FBI has finally revealed more information regarding the whole iPhone fiasco that has been featured in the headlines all over the media. The iPhone in question belongs to the San Bernardino terror suspect Syed Rizwan Farook and the efforts are being geared towards gaining as much information as possible out of the captured iPhone.
Within hours of Farook’s iPhone being recovered, the password to his iCloud account was reset. This reset was carried out for gaining access to his account, however, this attempt rendered the iPhone unable to perform more auto-backup that could have potentially provided with more information regarding Farook’s activities leading up to the shooting incident.
FBI released a statement on Sunday morning that confirms that the agency was working in collaboration with the San Bernardino County officials when the password was reset. Apple executives stated on Friday that if FBI hadn’t changed the iCloud password, it wouldn’t need a back door creation for accessing the iPhone. That makes it sound like FBI has screwed things up, right? It surely is a complicated situation and we decided to break it down for you all.
FBI approached Apple last week for the creation of a back door to facilitate with the hacking of state-owned iPhone that belonged to Farook – a government worker.
Following the FBI request, the Apple CEO Tim Cook responded with a letter that denied the request on the grounds that creating such a back door would lead to further exploitation of iPhones.
The FBI responded with a motion issued from the Department of Justice on Friday that compelled Apple to help out anyway. FBI revealed in the motion that San Bernardino County officials tried to access the backups by resetting the account password within hours of phone’s recovery.
Apple, upon learning this, held a call with reporters and stated that the resetting of the password has rendered Apple unable to access the backups. Apple further claimed that if the FBI hadn’t reset the password, it would (in all likelihood) have been possible to access the backup contents.
Late Friday night, the San Bernardino Country stated that it had been working in collaboration with FBI and the request to reset the iCloud password came from FBI itself. This statement contradicted FBI’s motion of the same day that blamed a County official for the reset.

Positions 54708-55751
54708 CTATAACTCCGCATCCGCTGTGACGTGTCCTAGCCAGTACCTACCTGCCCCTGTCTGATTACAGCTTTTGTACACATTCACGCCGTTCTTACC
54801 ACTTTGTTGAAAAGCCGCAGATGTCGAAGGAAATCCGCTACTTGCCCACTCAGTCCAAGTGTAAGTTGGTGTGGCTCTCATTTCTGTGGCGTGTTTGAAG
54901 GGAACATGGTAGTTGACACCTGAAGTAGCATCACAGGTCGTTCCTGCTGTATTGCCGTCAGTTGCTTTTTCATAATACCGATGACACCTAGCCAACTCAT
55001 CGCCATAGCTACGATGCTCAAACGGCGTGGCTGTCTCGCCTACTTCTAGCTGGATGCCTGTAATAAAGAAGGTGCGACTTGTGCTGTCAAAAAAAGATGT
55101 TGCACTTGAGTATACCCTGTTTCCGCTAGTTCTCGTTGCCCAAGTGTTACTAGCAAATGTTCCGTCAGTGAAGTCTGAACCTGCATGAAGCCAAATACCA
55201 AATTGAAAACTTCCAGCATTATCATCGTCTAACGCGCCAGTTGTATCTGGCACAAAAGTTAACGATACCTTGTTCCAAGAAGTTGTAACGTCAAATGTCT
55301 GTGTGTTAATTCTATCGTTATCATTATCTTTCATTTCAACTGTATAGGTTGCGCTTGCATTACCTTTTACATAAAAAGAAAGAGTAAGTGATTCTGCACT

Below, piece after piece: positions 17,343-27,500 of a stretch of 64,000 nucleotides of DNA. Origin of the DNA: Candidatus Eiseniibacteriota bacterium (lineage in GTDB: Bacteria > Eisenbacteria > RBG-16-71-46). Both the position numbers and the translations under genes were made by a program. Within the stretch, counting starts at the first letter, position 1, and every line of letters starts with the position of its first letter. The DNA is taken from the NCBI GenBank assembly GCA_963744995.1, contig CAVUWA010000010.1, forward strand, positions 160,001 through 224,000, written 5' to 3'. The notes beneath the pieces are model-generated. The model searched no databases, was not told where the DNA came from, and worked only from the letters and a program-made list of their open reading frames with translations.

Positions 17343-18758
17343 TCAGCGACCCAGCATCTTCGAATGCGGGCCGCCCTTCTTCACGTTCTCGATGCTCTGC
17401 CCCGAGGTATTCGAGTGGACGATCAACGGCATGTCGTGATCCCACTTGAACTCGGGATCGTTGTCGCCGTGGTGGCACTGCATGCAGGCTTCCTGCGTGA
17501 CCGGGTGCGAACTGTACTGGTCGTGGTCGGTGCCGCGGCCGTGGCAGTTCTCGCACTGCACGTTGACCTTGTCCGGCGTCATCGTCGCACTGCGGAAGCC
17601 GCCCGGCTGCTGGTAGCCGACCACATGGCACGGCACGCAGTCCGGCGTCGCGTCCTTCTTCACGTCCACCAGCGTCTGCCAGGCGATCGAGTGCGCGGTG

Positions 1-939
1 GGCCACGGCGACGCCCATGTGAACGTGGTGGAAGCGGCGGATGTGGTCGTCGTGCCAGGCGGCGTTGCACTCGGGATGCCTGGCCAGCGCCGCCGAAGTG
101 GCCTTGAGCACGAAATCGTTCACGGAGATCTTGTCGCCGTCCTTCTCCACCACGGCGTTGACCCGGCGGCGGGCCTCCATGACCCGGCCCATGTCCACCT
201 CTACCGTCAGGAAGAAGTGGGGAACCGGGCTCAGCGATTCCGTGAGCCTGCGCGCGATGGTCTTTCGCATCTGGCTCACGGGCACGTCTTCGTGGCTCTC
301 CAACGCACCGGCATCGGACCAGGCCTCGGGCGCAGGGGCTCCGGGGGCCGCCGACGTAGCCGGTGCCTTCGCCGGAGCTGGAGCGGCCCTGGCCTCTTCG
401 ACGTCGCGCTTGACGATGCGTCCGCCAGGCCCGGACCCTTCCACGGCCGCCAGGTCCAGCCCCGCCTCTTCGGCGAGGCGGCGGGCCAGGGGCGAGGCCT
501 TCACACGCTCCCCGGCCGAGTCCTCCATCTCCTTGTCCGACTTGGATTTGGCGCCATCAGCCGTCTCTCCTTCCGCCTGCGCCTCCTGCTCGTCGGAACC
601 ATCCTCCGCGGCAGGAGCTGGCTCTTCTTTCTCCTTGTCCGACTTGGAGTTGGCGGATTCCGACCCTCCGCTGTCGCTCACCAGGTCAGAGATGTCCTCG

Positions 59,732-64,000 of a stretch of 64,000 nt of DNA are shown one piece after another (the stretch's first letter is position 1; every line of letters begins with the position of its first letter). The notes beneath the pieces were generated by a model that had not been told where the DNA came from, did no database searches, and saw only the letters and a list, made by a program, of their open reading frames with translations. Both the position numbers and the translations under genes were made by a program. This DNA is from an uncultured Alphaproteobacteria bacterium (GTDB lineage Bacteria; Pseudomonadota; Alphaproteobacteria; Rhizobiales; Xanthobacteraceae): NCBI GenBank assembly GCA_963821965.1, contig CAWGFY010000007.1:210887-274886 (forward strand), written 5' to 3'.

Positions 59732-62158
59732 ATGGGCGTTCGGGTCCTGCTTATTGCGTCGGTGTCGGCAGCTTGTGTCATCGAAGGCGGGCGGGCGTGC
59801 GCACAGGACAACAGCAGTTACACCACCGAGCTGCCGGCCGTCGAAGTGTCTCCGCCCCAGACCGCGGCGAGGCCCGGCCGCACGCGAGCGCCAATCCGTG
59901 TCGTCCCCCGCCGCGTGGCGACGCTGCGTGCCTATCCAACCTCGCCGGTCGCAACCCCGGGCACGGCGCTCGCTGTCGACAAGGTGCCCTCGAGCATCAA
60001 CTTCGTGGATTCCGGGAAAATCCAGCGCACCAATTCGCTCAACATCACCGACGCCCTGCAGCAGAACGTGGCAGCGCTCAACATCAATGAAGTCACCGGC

The FBI’s full statement has been added below for you to read.
STATEMENT TO ADDRESS MISLEADING REPORTS THAT THE COUNTY OF SAN BERNARDINO RESET TERROR SUSPECT’S IPHONE WITHOUT CONSENT OF THE FBI
Recent media reports have suggested that technicians in the county of San Bernardino independently conducted analysis and took steps to reset the iCloud account password associated with the iPhone 5C that was recovered during a federal search following the attack in San Bernardino that killed 14 people and wounded 22 others on December 2, 2015. This is not true. FBI investigators worked cooperatively with the county of San Bernardino in order to exploit crucial data contained in the iCloud account associated with a county-issued iPhone that was assigned to the suspected terror suspect, Syed Rizwan Farook.
Since the iPhone 5C was locked when investigators seized it during the lawful search on December 3rd, a logical next step was to obtain access to iCloud backups for the phone in order to obtain evidence related to the investigation in the days following the attack. The FBI worked with San Bernardino County to reset the iCloud password on December 6th, as the county owned the account and was able to reset the password in order to provide immediate access to the iCloud backup data. The reset of the iCloud account password does not impact Apple’s ability to assist with the court order under the All Writs Act.
The last iCloud data backup of the iPhone 5C was 10/19 and, based on other evidence, investigators know that Syed Rizwan Farook had been using the phone after 10/19. It is unknown whether an additional iCloud backup of the phone after that date — if one had been technically possible — would have yielded any data.
Through previous testing, we know that direct data extraction from an iOS device often provides more data than an iCloud backup contains. Even if the password had not been changed and Apple could have turned on the auto-backup and loaded it to the cloud, there might be information on the phone that would not be accessible without Apple’s assistance as required by the All Writs Act order, since the iCloud backup does not contain everything on an iPhone. As the government’s pleadings state, the government’s objective was, and still is, to extract as much evidence as possible from the phone.